Interview Aud Marit Viken Esbensen
In preparation of this year's gathering of the International Systemic Constellations Association, I'm doing short interviews with systemic coaches, trainers, presenters, and frontrunners in the constellations field.
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So I'm here today with Aud Marit Esbensen, a Norwegian name.
So, the first question is always around: How do you explain family constellations? It seems to be a thing that we all have in common –a hard time explaining it. So I'm very curious what it means for you and how you would do that?
How I would explain it? Yeah, as you said, it's a challenge, because it's not well known. But actually, somehow we do it everyday ourselves. We can go into a house and we feel "Oh, I don't like being here" or we meet a person, maybe for the first time in our life and we really like being with that person. So it's those senses we use in our everyday life and maybe don't think about it. We use them in our work systematically in working with systems. So, I thought a lot about that because we sense so much in our everyday life without thinking about it. So it's very good to use this in a systematic way and constellations is a very good way of using our own senses to seeing systems. If we talk about systems, it can be family systems, an inner system in ourselves, or it can be organisations, for example. And then we see [this]: Constellations is how things are in relation to each other. It's a spatial relationship. So, for example, if you want to set up how a family functions, or, if we have some challenge with our family or with our relationship with the family, we can set up representatives, and we see how they place themselves in the spatial place we work [in]. For some strange reason, which we don't really know much about, is that, when we are [a] representative of something or someone, we pick up their feelings, movements –we might want to move away– or words come up. And that is the, [what] can you say, call it a mystery, or..? But that's what we work with. I don't know if it's a good explanation, but right now that's my explanation.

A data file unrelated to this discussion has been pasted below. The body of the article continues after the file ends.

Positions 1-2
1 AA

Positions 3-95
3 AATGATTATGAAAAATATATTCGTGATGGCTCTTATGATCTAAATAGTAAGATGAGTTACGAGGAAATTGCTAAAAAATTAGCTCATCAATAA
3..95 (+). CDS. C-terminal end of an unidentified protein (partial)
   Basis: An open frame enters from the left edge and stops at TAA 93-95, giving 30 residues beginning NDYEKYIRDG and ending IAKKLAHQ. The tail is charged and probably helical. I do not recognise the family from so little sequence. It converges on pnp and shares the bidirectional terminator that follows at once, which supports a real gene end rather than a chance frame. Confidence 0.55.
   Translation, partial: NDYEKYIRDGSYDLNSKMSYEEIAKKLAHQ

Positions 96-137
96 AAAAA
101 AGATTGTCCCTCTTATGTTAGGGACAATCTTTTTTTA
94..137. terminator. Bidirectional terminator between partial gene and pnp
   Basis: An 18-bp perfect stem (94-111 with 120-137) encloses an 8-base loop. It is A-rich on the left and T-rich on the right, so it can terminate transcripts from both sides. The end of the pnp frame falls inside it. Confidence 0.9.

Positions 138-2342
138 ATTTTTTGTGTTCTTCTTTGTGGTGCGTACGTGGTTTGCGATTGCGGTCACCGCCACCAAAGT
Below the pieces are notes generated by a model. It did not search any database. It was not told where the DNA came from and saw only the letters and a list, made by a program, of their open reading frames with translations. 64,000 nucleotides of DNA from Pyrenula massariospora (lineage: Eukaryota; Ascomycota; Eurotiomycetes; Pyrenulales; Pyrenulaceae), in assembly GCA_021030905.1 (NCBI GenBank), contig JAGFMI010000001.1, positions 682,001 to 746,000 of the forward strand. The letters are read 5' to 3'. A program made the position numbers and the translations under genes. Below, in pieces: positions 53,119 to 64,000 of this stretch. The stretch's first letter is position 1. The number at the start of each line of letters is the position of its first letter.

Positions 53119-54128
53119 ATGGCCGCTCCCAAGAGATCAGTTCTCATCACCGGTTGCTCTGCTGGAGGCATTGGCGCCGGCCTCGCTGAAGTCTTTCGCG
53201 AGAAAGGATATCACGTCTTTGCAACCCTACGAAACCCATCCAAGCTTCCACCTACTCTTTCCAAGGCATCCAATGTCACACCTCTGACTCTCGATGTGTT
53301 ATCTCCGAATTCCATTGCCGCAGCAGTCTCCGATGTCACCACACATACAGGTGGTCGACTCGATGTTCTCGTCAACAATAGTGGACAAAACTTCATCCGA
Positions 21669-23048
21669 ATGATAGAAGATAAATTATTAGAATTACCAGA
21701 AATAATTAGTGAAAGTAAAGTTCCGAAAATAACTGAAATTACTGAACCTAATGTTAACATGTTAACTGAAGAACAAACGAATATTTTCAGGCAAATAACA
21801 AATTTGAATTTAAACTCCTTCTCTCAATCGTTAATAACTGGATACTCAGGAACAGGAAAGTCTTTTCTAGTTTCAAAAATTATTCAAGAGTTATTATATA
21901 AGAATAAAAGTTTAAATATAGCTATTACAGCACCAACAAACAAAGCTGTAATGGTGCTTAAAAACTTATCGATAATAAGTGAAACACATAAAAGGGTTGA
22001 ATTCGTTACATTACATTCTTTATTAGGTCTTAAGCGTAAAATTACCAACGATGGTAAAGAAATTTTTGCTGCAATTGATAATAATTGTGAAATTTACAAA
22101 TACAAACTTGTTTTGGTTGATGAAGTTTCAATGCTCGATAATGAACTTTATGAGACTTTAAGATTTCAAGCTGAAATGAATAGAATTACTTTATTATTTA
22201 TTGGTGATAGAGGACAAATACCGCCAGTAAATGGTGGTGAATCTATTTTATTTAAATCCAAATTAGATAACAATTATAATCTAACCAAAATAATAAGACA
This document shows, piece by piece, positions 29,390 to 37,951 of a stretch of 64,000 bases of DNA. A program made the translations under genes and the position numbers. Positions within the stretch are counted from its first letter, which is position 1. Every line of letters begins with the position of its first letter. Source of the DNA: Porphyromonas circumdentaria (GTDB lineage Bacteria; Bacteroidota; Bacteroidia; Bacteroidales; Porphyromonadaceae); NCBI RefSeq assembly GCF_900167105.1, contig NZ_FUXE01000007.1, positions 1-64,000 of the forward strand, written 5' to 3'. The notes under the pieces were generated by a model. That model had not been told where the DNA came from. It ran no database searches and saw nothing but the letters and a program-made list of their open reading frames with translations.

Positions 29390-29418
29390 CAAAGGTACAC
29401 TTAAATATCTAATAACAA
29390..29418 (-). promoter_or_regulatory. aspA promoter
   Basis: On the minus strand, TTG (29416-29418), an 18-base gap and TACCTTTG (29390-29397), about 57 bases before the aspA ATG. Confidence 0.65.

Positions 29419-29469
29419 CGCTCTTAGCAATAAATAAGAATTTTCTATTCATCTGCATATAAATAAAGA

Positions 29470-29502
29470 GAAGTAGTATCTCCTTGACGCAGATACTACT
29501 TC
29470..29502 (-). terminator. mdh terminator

Allright, so you were also talking about these relationships that are within the system. And so I'm also quite interested in how you feel connected to the wider community of constellation workers, trainers, coaches, and what you have?
Yes, I really like this community because we work in a very respectful way, which is so important to stress. That we don't find "Oh, it's your fault [or] it's his fault". It's with a huge respect for the whole system and everyone in it. And that is what I really like about this work, and also, which is in this community. It's also [about] meeting people. They are colleagues! You know, you're a colleague and we can discuss [things with] and ask questions and supervised, because we need that, and I also think it's very important to have an international network.
And so I happened to know that you are in the ISCA as well, in the board, right?